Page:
Speak Up to Get the Atrial Fibrillation Treatment You Deserve
October 7, 2008 7:56 AM CT
I’m always concerned about the communication problems between atrial fibrillation patients and their doctors and am constantly on the lookout for ways to improve that. I find that so many afib patients are intimidated by their doctors, and thus don’t always ask the questions they would like. That means that they don’t get the care that they need and deserve.
Two studies that shed some light on this dynamic were mentioned in a recent NY Times article, In ‘Sweetie’ and ‘Dear,’ a Hurt for the Elderly.
According to the article, elderspeak, such as “dear” or “sweetie”, or being talked down to or ignored, not only rankles us, but can have health consequences as well.
A study of those over age 50 by Dr. Becca Levy at Yale University and her fellow researchers found that those with positive perceptions of aging lived 7.5 years longer than those with negative perceptions. Being talked down to created negative perceptions and thus worse health. Significantly, this had an even bigger effect than exercising or not smoking.
Health care workers can be the worst offenders, says Kristine Williams, a nurse gerontologist and associate professor at the University of Kansas School of Nursing. She and a team of researchers studied the effects of elderspeak in a nursing home. The findings, which will be published in an upcoming issue of The American Journal of Alzheimer’s Disease and Other Dementias, concluded that elderspeak sends the message that the patient is incompetent.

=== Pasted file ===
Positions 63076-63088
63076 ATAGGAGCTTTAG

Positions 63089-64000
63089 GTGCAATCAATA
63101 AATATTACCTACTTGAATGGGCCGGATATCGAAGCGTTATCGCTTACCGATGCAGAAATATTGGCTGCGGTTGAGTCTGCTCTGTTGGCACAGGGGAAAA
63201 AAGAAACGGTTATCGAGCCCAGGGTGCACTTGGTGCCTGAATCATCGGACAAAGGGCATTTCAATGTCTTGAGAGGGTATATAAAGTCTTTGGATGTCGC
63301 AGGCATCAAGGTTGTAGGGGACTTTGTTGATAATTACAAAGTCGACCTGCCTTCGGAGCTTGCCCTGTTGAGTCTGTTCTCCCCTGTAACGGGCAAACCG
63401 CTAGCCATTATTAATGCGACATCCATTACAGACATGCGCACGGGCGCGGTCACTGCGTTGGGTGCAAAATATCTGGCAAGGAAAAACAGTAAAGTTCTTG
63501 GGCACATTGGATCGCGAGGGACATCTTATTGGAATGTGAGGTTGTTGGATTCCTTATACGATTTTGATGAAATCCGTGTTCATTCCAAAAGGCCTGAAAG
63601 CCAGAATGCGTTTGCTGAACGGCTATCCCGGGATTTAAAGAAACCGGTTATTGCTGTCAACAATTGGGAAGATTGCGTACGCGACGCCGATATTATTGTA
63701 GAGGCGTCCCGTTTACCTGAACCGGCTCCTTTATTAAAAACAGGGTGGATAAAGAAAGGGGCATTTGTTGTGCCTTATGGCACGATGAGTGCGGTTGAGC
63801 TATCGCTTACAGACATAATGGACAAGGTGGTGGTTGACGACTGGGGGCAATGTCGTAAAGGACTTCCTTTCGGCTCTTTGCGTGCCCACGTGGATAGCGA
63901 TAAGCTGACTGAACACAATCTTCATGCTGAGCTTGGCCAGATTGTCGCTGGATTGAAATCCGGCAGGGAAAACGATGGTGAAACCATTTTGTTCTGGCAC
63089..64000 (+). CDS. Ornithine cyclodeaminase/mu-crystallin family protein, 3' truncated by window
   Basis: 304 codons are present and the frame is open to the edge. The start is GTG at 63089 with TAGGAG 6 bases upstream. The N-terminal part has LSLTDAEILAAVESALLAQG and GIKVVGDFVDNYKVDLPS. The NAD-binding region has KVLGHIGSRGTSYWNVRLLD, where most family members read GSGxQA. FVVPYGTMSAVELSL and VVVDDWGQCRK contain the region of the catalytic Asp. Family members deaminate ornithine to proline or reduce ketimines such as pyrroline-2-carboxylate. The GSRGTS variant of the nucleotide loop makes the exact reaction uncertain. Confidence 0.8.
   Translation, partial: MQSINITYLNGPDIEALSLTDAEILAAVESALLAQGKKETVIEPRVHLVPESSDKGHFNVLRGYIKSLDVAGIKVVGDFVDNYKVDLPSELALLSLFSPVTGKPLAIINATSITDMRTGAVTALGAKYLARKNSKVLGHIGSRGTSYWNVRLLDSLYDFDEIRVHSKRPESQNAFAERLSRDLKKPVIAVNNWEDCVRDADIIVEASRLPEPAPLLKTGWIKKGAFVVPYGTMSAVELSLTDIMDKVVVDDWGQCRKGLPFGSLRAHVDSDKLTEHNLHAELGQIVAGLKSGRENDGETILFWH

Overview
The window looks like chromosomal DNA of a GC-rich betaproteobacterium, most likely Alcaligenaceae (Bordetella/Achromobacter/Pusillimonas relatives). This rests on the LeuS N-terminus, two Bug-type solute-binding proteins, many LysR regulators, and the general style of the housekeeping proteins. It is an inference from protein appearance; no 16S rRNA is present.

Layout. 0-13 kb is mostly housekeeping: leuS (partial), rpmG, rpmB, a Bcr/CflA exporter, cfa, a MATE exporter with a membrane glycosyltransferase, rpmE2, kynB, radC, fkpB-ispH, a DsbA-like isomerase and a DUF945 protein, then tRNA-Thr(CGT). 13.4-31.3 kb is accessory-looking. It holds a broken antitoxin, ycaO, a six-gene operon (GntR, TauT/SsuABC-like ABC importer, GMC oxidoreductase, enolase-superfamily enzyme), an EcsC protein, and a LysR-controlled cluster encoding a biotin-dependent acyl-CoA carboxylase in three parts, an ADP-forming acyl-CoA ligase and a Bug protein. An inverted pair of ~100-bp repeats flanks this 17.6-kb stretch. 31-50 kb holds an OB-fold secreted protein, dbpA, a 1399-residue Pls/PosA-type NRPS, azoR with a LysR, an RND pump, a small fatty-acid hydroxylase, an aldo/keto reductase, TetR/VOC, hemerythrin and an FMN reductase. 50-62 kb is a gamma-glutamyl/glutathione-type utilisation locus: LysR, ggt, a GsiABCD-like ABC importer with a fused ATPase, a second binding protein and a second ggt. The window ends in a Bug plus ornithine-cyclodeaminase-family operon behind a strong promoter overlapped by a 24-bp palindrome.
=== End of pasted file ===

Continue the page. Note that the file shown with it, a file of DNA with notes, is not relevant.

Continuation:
Yet Dr. Levy of Yale sees little movement among healthcare professionals to reduce or eliminate elderspeak, even though it’s now recognized as being belittling to patients.
Read: In ‘Sweetie’ and ‘Dear,’ a Hurt for the Elderly
So what does this mean to you as a patient?
If you feel disrespected or insulted by being addressed as “Dear” or Sweetie”, it’s up to you to help others address you appropriately. Speak up early, speak up often, so that you get the respect you deserve and create channels for more effective communication with your doctors and healthcare team.
The doctors and nurses where I go respectfully address me as Mrs. Hills, and I address my doctors as Dr. and others as Mrs., Ms., or Mr., unless they request otherwise.
It’s completely appropriate to ask others to communicate with us as adults, not children. If your healthcare provider doesn’t appreciate that, run away. If he or she can’t even provide you with that level of respect, then you won’t get proper care — care that most of us are paying dearly for.
Please share your thoughts and comments on this at the Atrial Fibrillation Blog.